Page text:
Thanksgiving is upon us! And I. AM. EXCITED. There is so much to look forward to!
Right now, I am focused on the meal. For me, the highlights are the sweet potatoes, the cranberry sauce (homemade and canned...they are totally different foods, both excellent!), and believe it or not, the brussel sprouts.
There's also the time with loved ones. This year, we're headed to the beach for a few days of cozying up with family. Some years we're able to gather and some years we aren't, so this time around, it's good to be together.
We also turn the corner into the run up to Christmas, with the season of Advent at our heels. Candles and carols and gratitude for all the ways Christ is present in our everyday world.
It's simply wonderful.
Except...when it's not. There's also the hard stuff: Loneliness. Grief. Family drama. That Christmas carol that makes you cry every darn time. Money stress and pressure to make the season magical. It can be a tough time of year.
And so, as I am pondering this Sunday's gospel from Matthew 25, instead of focusing on the most famous and beloved part (
for I was hungry and you gave me food, I was thirsty and you gave me something to drink...), I am struck by the context. This is a scene of Christ the King's judgment. There are sheep and goats. Pronouncements about eternal punishment and eternal life. Yikes.
This week, I am wondering, when is Christ's judgment GOOD news?
To hear the whole thing, come Sunday. But for today: Christ's judgment is good news whenever the world is judging you. When that family member you just can't handle shares an unwelcome opinion about your life...Christ is the only judge that matters. When you don't have the energy to put up a tree this year or to go to even one holiday party...Christ is the only judge that matters. When you can't justify going into debt to buy presents for everyone and you fear judgment from others...Christ is the only judge that matters.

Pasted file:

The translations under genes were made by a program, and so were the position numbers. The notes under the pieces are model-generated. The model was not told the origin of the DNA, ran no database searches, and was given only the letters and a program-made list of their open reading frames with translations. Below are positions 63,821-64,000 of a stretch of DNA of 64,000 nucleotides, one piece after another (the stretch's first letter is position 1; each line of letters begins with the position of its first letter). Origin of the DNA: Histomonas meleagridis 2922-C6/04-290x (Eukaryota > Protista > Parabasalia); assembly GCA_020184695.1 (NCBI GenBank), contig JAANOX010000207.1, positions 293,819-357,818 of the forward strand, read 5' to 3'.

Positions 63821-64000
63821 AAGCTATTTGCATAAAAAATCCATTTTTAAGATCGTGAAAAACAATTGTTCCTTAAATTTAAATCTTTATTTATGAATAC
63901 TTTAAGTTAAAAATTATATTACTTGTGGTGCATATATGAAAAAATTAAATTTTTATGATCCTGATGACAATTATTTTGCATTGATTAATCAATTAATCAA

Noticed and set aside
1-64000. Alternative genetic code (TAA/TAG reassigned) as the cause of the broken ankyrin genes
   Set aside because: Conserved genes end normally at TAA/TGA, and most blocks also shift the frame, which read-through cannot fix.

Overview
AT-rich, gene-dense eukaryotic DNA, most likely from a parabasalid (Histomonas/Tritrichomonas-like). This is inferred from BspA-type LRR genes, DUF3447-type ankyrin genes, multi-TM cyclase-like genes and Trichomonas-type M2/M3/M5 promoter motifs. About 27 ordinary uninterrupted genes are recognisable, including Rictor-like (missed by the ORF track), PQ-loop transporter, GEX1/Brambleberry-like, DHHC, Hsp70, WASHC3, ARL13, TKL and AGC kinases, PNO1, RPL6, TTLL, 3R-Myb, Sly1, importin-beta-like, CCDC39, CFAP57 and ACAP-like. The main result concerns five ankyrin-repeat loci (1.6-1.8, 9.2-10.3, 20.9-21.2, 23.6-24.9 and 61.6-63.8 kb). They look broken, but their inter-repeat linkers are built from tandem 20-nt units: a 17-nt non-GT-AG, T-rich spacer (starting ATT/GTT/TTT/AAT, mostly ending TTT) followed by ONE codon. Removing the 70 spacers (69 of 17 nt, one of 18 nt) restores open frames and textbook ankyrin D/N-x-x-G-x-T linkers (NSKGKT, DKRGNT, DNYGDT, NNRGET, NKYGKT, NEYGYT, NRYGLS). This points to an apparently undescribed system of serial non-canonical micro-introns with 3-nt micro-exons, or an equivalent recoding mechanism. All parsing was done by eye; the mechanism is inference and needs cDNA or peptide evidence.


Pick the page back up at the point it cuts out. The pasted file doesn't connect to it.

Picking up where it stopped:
And we see in this beloved passage that Christ *always* judges on behalf of those who are struggling - those who are hungry, thirsty, naked, sick, and in prison. And truthfully, at times, each one of us is all of those things. We hunger, we thirst, we are vulnerable and exposed, we are not fully healthy and whole, we are held captive more often than we would like to admit. And we can trust Christ to be with us and for us in our most trying times.
We can trust this judge. He is the only one that matters.
So, friends in Christ, take that with you to your holiday tables, even though I hope you don't need it. And know that I am giving thanks for each one of you!
May Christ the King, our merciful judge, be with you this Thanksgiving.